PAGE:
The Rockies remain interested in Sox reliever Byung Hyun Kim, but only if the price comes down. The Sox are willing to eat most of Kim's $6 million contract; the Rockies are willing to pay $750,000-$1 million, but the Sox want a better prospect than the Rockies are willing to give up. The Rockies envision a bullpen role for Kim, who told the Sox he preferred to start but long since has lost his leverage. Jerry DiPoto, who did such a nice job as a professional scout for the Sox last season before being named the Rockies' director of professional scouting, has told his new employers that in a less stressful environment than Boston, there's a chance Kim will bounce back. The Mets have some interest, too, and the Sox have told teams they have an offer from another club (the Dodgers?) willing to pay $2.5 million of Kim's deal, plus give up two prospects.

First things

Don't be surprised if the Marlins make a play for Doug Mientkiewicz if they don't land Carlos Delgado. The Mets would seem to be in the same position, but the Red Sox have some doubts as to whether the Mets want to deal with them.

Towering figures

Derek Lowe will wear No. 23 with the Dodgers. The No. 32 he wore in Boston? That belongs to Hall of Famer Sandy Koufax and has been retired. So Lowe reversed the numbers and will wear the number worn most famously in Los Angeles by Kirk Gibson, who in 1988 hit one of the most dramatic home runs in World Series history, a walkoff blast off Hall of Famer Dennis Eckersley. "I'm from Michigan," said Lowe of Gibson, his fellow Michigander. "I know all about that home run."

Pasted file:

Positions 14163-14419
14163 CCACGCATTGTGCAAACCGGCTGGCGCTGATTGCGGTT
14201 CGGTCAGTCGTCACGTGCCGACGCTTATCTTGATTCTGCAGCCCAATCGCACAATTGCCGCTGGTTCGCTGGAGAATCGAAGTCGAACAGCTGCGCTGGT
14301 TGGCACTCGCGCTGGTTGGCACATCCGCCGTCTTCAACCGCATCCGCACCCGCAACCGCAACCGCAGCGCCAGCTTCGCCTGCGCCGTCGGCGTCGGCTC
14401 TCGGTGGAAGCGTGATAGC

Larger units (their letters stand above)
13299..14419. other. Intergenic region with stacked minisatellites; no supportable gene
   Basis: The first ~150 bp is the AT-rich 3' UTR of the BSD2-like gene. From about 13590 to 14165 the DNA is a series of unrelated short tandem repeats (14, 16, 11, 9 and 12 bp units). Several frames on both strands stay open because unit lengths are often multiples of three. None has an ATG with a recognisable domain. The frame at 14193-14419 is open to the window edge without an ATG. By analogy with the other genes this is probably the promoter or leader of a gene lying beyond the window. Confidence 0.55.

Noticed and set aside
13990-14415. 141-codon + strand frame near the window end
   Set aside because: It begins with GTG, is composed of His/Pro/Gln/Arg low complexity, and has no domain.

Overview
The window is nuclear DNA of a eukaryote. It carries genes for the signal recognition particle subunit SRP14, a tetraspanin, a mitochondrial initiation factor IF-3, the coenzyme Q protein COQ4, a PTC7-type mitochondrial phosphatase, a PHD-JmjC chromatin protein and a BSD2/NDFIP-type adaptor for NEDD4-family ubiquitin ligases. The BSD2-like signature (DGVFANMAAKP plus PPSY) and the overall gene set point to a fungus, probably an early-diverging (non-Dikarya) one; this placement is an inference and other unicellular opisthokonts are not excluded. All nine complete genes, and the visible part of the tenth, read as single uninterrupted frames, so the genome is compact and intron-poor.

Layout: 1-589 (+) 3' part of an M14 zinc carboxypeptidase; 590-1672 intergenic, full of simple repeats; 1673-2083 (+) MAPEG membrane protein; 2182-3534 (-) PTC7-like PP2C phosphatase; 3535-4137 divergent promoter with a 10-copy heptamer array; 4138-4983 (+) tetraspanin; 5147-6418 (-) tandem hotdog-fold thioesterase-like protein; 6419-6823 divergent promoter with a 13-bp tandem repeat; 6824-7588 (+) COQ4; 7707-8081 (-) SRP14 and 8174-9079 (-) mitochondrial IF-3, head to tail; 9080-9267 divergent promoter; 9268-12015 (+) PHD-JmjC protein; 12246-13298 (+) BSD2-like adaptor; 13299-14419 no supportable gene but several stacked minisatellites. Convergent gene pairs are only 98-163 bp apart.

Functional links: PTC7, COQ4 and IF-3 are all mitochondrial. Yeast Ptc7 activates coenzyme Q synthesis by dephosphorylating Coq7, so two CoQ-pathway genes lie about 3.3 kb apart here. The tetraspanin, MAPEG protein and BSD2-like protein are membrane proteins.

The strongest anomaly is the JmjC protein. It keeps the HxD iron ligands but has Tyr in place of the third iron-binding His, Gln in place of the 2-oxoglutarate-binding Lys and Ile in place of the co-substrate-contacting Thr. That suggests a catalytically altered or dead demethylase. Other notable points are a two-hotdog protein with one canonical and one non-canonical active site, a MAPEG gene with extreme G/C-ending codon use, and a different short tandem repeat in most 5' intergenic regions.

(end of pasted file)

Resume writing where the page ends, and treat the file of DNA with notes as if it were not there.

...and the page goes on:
Lowe will take advantage of his newfound celebrity as a member of the Dodgers by playing in the Bob Hope Desert Classic this week. He's scheduled to play in the same foursome as Celtics boss Danny Ainge, according to a club official.

Seller's market

Why the Sox can charge $44 for a spring training ticket (complete with waiter service) and raise a regular box seat to 24 bucks: They sold out the tickets they placed on sale last weekend in a mere six hours. In this climate, they can ask for whatever they want, and they're going to get it.

Ball's still in play

Doug Mirabelli, in an interview with the Las Vegas Sun, left no doubt whose side he's on in the Mientkiewicz World Series ball to-do. The Sox backup catcher said he called Mientkiewicz the day after the story broke and told him, "You are the dumbest guy in America if you give the ball back. I tell you right now, if I had that ball I'd lock it up and bury the key somewhere." Sox brass are downplaying the flap, but make no mistake, there are some people on Yawkey Way who are not very happy about it. "I think the whole thing is disgusting," said one Sox decision-maker who had no interest in being identified. "What is next? Employees taking phones with them? It is very clear that MLB owns the equipment for postseason, and the problem is that it hasn't been well-enforced."

Touching bases

Curt Schilling quietly made a significant donation to the Children's Hospital in Peoria, Ill., in the memory of the mother of Phillies strongman Jim Thome . . . Framingham Lou Merloni is on the move again, signing a minor league deal with the Angels, who will bring Merloni into big-league camp. Merloni was well-regarded by the Indians, but after Cleveland signed Jose Hernandez and Alex Cora, he was squeezed out of a job . . . Nomar Garciaparra says he is experiencing no problems with either his Achilles' tendon or wrist. Garciaparra showed his class last weekend by conducting his annual clinics at Stonehill College.

Material from personal interviews, wire services, other beat writers, and league and team sources was used in this report. 

SEARCH GLOBE ARCHIVES
   
Today (free)
Yesterday (free)
Past 30 days
Last 12 months